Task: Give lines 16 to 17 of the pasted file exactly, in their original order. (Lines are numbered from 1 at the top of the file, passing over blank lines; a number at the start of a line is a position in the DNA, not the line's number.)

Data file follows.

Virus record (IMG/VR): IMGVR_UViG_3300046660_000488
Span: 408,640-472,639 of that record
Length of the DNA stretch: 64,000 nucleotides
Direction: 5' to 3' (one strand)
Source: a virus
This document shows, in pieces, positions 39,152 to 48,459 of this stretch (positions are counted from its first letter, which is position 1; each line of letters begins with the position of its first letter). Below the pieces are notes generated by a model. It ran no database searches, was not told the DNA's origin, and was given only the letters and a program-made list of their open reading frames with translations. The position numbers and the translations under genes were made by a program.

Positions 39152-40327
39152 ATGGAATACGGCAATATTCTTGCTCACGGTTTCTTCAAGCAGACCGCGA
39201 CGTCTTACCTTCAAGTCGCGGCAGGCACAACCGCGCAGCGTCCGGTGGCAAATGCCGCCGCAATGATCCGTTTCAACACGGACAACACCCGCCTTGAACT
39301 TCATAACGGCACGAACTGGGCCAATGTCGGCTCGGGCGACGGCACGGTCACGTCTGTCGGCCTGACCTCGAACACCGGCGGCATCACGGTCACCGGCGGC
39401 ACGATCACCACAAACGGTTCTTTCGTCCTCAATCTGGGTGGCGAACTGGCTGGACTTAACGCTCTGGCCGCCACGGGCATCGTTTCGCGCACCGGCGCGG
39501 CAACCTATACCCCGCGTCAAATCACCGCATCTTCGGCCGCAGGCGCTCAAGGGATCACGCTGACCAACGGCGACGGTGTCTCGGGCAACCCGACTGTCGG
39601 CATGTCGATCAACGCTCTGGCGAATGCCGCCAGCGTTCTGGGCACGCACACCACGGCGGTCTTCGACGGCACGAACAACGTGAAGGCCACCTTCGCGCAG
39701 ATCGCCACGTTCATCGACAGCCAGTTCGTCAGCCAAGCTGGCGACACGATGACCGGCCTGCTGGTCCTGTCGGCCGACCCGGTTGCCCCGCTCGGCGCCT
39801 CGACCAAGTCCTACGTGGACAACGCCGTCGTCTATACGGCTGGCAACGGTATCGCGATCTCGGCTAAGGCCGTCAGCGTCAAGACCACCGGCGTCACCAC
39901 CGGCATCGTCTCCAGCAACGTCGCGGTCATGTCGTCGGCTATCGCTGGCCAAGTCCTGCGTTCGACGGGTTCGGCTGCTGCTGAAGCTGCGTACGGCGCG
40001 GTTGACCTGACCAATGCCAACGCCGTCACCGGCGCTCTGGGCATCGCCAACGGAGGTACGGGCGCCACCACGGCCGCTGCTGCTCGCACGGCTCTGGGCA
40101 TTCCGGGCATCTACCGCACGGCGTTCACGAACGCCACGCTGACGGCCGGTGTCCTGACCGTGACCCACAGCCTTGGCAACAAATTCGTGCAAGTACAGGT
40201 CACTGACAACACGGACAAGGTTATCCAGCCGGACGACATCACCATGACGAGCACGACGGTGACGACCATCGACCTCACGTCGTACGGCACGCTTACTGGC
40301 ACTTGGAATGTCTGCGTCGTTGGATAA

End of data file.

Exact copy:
39901 CGGCATCGTCTCCAGCAACGTCGCGGTCATGTCGTCGGCTATCGCTGGCCAAGTCCTGCGTTCGACGGGTTCGGCTGCTGCTGAAGCTGCGTACGGCGCG
40001 GTTGACCTGACCAATGCCAACGCCGTCACCGGCGCTCTGGGCATCGCCAACGGAGGTACGGGCGCCACCACGGCCGCTGCTGCTCGCACGGCTCTGGGCA